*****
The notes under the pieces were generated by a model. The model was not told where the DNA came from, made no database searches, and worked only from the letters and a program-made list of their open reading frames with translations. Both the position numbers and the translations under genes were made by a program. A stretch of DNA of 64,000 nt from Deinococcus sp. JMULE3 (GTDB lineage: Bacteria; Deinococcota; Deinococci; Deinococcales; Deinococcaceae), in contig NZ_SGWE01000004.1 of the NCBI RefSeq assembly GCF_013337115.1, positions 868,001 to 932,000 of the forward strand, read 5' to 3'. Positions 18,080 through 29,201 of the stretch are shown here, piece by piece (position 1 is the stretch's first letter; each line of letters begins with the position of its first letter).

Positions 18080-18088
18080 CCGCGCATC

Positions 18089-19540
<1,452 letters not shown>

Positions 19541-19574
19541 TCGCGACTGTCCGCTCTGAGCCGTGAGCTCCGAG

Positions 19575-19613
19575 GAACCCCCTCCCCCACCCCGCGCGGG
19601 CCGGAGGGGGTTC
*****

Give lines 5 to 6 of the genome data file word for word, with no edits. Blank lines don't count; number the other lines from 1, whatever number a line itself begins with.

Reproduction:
<1,452 letters not shown>

Positions 19541-19574